Simpler rules will not directly entice more companies to list, as our experience suggests that foreign legal experts are likely to be required to assist with this process.


CL: It can be said that Myanmar is both on the fast and slow track.  It is on the fast track to creating comprehensive legal reforms and enacting new laws to aid in its country’s growth.  On the other hand, it’s on the slow track in developing the necessary infrastructure and training to support the new legal regime.  As a result there are concerns that Myanmar is putting the “cart before the horse.”  With this concern in mind, how can a foreign investor, whose country has a bilateral investment treaty with Myanmar, best protect themselves in the event of a lawsuit?


DMS: Foreign investors should be well aware, or made aware of all relevant challenges and difficulties before jumping in.


There are only five bilateral investment treaties involving Myanmar in force (China, India, Japan, Philippines, and Thailand), but Myanmar is also bound by ASEAN investment agreements. Each of these agreements have differing dispute resolution mechanisms, and investors have to be advised of the relevant procedures under the relevant treaty.


Apart from treaty protections, foreign investments made under the Foreign Investment Law can be subject to dispute resolution via international arbitration if the relevant contract provides so.


However, the keystone would be the New York Convention on the Recognition and Enforcement of Foreign Arbitral Awards (“New York Convention”). The New York Convention came into force for Myanmar on 15 July 2013. The New York Convention will require Myanmar’s courts to recognise and enforce foreign arbitral awards, as well as recognise the agreements of parties to privately contract for the resolution of commercial disputes through agreed arbitration mechanisms.


The May 2014 draft Arbitration Bill intends to give effect to the New York Convention, but until it is enacted, it may be difficult to enforce arbitral awards independent of investment treaties.


The Myanmar-Japan Bilateral Investment Treaty is the first investment treaty to be negotiated and signed by the new civilian government. It allows qualifying investors a choice between the ICSID Additional Facility Rules, or the UNCITRAL Rules, and may suggest the current stance of the Myanmar government.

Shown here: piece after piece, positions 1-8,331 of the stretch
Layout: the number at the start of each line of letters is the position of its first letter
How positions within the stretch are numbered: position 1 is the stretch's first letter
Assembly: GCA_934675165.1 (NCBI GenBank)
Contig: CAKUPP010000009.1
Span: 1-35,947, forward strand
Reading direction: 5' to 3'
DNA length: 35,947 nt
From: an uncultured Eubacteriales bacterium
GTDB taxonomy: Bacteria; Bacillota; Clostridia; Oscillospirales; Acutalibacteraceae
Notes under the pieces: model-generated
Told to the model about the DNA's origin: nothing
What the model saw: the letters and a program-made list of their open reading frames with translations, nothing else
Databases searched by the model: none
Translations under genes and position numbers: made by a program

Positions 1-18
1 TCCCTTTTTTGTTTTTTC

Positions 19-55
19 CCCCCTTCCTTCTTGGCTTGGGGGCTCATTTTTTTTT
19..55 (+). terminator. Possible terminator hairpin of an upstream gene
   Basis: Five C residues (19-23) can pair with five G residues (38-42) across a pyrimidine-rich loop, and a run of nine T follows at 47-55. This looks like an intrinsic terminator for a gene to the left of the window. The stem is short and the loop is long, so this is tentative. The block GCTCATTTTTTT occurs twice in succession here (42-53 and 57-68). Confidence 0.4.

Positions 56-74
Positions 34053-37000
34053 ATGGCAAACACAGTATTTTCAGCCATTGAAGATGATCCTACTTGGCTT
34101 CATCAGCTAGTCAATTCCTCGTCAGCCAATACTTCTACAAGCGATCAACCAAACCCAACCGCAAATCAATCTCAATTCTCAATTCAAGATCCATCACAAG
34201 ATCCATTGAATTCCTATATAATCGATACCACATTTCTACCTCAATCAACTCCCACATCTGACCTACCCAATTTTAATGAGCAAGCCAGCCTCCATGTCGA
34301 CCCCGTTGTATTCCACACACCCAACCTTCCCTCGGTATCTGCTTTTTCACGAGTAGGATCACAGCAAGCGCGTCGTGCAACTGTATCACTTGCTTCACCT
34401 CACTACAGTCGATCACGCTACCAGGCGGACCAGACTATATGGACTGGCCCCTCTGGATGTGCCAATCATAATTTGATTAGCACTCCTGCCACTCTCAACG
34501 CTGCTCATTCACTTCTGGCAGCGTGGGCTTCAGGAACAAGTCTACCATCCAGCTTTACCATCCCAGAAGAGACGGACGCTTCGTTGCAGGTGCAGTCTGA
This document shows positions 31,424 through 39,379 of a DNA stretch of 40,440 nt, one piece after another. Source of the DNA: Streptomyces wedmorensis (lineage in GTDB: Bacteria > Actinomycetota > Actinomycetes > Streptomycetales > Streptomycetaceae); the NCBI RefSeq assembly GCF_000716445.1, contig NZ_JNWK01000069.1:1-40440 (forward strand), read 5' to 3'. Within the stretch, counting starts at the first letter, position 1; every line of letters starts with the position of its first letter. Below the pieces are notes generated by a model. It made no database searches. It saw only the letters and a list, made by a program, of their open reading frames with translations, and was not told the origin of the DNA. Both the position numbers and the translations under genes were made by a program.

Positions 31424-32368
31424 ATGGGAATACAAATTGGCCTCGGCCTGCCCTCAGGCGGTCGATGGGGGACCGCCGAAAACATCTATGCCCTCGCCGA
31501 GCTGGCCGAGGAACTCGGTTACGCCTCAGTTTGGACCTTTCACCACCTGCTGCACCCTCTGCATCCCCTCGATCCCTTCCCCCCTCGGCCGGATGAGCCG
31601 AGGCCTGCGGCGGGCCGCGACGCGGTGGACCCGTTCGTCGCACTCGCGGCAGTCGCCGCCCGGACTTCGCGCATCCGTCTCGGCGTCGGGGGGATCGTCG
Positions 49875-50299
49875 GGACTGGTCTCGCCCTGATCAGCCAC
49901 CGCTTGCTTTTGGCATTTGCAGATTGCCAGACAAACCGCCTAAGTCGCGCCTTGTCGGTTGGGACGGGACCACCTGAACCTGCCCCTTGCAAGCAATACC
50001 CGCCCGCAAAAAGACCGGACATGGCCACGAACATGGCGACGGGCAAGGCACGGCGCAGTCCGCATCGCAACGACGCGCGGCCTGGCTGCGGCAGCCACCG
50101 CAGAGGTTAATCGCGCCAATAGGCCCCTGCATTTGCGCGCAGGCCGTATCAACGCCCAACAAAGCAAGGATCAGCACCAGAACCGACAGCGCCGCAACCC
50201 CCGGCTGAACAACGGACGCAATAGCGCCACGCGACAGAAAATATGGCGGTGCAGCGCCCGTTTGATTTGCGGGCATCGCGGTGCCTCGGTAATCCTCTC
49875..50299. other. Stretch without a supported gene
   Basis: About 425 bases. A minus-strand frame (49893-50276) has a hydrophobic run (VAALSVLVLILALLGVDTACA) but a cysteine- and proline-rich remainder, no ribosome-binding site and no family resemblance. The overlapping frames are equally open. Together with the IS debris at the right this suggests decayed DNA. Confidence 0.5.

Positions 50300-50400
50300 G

CL: The highly controversial condominium law has been the subject of much political debate, and the latest draft of it is set to be revisited this year by Parliament, with the hopes of it passing. What are some of the highlights of the bill that you can share with us?


DMS: It has been a long time since foreigners have been allowed to have legal ownership in immovable property.


As reported, the condominium law intends to allow foreigners to own apartments above the 6th floor, with a maximum 40% of a single building to be held by foreigners, granting strata title to owners of units in registered condominiums, and creating perpetual ownership by unit owners in the land.


The draft law requires at least 1 acre of land for subdivided property to be considered a condominium. This means that most apartment buildings in Yangon will technically not be considered condominiums.


CL: If it is passed in its current form, what concerns remain for foreigners interested in investing in condos in Myanmar?


DMS: The condominium law would circumvent Section 4 of the Transfer of Immovable Property Restriction Law of 1987, which prevents foreigners from acquiring interests in immovable property.


However, the granting of strata title is just the first step. The next concern would be whether foreigners can secure bank financing for their purchases.


After the Transfer of Property Act of 1882 was amended, security on any type of mortgage or fixed charge is legally enforceable subject to certain conditions, but the laws and regulations to perfect a mortgage on immovable property are mostly untested.


Furthermore, the domestic loan interest rate is at a 10-13%, and foreign loans have been recently subject to tighter control by the Central Bank of Myanmar.


However, if local recognition and enforcement of title and security are carried out in accordance with the law, foreigners should be entitled to more comfort with investing in condominiums in Myanmar.